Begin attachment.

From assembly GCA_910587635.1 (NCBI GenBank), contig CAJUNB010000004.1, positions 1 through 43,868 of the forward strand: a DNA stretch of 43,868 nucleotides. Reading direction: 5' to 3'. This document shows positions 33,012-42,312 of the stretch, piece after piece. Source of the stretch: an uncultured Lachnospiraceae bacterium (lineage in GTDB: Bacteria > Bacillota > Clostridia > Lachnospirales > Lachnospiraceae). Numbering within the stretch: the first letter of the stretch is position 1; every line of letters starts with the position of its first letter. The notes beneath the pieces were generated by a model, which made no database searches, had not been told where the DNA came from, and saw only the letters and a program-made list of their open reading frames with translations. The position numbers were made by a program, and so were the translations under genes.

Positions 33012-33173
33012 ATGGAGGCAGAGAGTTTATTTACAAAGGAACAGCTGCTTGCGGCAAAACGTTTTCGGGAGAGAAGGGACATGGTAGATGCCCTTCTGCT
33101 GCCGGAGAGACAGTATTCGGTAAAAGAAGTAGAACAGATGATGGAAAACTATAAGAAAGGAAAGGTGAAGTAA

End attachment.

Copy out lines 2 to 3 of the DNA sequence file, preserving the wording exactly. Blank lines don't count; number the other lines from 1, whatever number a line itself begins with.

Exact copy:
Positions 33012-33173
33012 ATGGAGGCAGAGAGTTTATTTACAAAGGAACAGCTGCTTGCGGCAAAACGTTTTCGGGAGAGAAGGGACATGGTAGATGCCCTTCTGCT